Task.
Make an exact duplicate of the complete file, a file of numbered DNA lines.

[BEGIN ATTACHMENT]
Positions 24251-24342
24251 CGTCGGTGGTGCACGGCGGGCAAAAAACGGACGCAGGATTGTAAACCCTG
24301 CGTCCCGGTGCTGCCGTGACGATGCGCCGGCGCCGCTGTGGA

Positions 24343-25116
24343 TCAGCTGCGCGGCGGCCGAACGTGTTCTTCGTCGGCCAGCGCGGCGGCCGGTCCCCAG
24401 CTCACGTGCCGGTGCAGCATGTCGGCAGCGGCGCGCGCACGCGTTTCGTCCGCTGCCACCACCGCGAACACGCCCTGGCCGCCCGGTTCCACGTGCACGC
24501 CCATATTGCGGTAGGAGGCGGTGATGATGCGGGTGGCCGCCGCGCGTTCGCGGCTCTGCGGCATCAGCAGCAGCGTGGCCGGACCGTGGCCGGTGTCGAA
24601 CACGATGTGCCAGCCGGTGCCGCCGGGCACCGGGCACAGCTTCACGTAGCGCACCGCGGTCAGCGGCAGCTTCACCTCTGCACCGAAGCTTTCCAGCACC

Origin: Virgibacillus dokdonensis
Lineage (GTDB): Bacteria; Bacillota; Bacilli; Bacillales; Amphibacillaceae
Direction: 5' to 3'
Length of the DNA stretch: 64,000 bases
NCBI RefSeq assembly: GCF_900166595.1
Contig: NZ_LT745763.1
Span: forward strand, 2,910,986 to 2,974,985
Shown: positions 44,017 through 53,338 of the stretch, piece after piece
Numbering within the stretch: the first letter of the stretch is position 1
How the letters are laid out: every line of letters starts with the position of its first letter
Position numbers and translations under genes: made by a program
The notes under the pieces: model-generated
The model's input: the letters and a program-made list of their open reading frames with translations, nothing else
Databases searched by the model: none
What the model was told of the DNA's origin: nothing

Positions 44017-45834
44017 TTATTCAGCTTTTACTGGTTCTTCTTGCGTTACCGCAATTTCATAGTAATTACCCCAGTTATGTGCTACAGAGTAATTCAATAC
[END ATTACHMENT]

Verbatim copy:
Positions 24251-24342
24251 CGTCGGTGGTGCACGGCGGGCAAAAAACGGACGCAGGATTGTAAACCCTG
24301 CGTCCCGGTGCTGCCGTGACGATGCGCCGGCGCCGCTGTGGA

Positions 24343-25116
24343 TCAGCTGCGCGGCGGCCGAACGTGTTCTTCGTCGGCCAGCGCGGCGGCCGGTCCCCAG
24401 CTCACGTGCCGGTGCAGCATGTCGGCAGCGGCGCGCGCACGCGTTTCGTCCGCTGCCACCACCGCGAACACGCCCTGGCCGCCCGGTTCCACGTGCACGC
24501 CCATATTGCGGTAGGAGGCGGTGATGATGCGGGTGGCCGCCGCGCGTTCGCGGCTCTGCGGCATCAGCAGCAGCGTGGCCGGACCGTGGCCGGTGTCGAA
24601 CACGATGTGCCAGCCGGTGCCGCCGGGCACCGGGCACAGCTTCACGTAGCGCACCGCGGTCAGCGGCAGCTTCACCTCTGCACCGAAGCTTTCCAGCACC

Origin: Virgibacillus dokdonensis
Lineage (GTDB): Bacteria; Bacillota; Bacilli; Bacillales; Amphibacillaceae
Direction: 5' to 3'
Length of the DNA stretch: 64,000 bases
NCBI RefSeq assembly: GCF_900166595.1
Contig: NZ_LT745763.1
Span: forward strand, 2,910,986 to 2,974,985
Shown: positions 44,017 through 53,338 of the stretch, piece after piece
Numbering within the stretch: the first letter of the stretch is position 1
How the letters are laid out: every line of letters starts with the position of its first letter
Position numbers and translations under genes: made by a program
The notes under the pieces: model-generated
The model's input: the letters and a program-made list of their open reading frames with translations, nothing else
Databases searched by the model: none
What the model was told of the DNA's origin: nothing

Positions 44017-45834
44017 TTATTCAGCTTTTACTGGTTCTTCTTGCGTTACCGCAATTTCATAGTAATTACCCCAGTTATGTGCTACAGAGTAATTCAATAC